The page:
There are now nearly five times the number of phone models running Google’s Android operating systems in use in the world as there were in 2012.
That’s according to OpenSignal, a mobile network analysis company based in London, which found that nearly 19,000 different devices accounted for the last 682,000 downloads of its app. (Google doesn’t disclose these data, but OpenSignal is a reliable proxy, thanks to the worldwide ubiquity of their app.) That is up from nearly 12,000 last year and just under 4,000 in 2012. What that fragmentation looks like can be seen in the image above, which shows the market share of individual models.
That Android is a heavily fragmented ecosystem is not exactly breaking news. Nor is it particularly shocking that the number of devices is growing exponentially—new brands are popping up all over the place to take advantage of new markets. But OpenSignal, which has been publishing reports on Android’s fragmentation since 2012, has a particularly fascinating way of looking at it this year: The firm crunched the numbers and found that a country’s GDP per capita directly correlates to the level of fragmentation in the market.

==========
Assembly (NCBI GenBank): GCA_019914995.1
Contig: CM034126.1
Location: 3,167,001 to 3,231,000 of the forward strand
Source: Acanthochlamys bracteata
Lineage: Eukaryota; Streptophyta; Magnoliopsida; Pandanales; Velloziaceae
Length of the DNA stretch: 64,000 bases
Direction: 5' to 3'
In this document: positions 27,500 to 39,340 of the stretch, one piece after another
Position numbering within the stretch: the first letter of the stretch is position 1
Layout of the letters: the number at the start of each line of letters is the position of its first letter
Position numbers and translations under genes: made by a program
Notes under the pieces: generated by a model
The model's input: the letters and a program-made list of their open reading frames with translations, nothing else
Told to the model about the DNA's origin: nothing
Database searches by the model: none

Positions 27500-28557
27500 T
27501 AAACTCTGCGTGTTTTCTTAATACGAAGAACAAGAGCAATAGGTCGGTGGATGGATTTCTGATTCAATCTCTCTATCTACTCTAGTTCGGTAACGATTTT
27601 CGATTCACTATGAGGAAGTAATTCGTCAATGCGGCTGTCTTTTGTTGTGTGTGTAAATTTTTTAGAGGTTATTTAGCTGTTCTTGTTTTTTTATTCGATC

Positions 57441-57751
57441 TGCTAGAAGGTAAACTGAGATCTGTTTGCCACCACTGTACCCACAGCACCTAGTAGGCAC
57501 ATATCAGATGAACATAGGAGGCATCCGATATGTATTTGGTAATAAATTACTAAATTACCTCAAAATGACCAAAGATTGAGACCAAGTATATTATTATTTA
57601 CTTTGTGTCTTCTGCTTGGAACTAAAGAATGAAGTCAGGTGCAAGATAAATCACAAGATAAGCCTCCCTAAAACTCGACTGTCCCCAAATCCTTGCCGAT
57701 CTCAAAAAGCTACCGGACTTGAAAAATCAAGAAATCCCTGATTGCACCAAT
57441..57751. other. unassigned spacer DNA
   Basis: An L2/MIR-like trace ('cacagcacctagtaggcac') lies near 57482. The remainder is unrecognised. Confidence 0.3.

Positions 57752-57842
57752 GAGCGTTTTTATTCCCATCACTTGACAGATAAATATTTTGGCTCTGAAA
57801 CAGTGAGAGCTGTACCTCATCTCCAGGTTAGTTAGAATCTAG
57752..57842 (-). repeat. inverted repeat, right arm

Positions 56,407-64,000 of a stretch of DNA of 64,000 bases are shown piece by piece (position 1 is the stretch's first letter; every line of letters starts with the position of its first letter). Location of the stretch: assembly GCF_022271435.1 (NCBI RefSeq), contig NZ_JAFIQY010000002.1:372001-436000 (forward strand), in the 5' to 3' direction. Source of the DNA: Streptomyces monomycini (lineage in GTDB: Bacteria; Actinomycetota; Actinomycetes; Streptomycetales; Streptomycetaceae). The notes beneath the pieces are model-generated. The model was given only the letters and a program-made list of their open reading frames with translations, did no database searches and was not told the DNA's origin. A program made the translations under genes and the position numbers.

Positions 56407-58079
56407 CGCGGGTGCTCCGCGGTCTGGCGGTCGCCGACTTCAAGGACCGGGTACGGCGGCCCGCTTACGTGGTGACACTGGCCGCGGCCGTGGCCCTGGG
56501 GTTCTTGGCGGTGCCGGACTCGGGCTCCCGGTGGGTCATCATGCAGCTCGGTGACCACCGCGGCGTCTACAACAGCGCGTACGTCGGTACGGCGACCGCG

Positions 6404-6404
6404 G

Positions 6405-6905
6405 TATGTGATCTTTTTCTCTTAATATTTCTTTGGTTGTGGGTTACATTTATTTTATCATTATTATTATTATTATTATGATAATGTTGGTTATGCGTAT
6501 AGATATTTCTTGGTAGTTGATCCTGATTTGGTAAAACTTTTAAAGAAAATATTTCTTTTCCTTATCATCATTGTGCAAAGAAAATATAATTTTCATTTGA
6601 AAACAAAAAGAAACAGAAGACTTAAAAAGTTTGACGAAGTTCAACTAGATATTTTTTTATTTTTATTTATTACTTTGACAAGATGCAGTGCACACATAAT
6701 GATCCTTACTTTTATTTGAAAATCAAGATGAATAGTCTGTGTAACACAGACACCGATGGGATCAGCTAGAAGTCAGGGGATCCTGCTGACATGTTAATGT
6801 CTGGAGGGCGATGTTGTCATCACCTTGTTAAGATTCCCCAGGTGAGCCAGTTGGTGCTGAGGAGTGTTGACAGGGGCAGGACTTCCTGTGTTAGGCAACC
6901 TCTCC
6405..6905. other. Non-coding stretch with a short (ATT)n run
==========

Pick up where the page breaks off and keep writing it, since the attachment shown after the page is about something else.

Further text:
OpenSignal looked at the last five versions of the Android operating system—four variations of Kit Kat (4.4) and the final update of Jellybean (4.3.1)—and mapped their combined marketshare to GDP/capita. The results are striking. The tightly packed cluster of light blue dots towards the bottom all belong to Sub-Saharan African countries, where older versions of Android prevail. The top and right half of the chart is dominated by Western European nations, wealthy countries where people frequently update their Android devices. Poor countries are a mess of Android versions, generally running older software on underpowered machines.
The chart below shows what the operating system distribution looks like if you divide the world into rich and poor. The red and the darkest green are the five latest versions. And again, older versions of Android dominate poorer countries:
It is precisely this problem that Google is trying to solve with AndroidOne, a template that manufacturers of cheap devices can adhere to in order to make decent phones that run modern software. Getting that right is essential for Google if it wants to retain control over the mobile juggernaut it has created, and if it is to ever see a return from its investments in the poor world.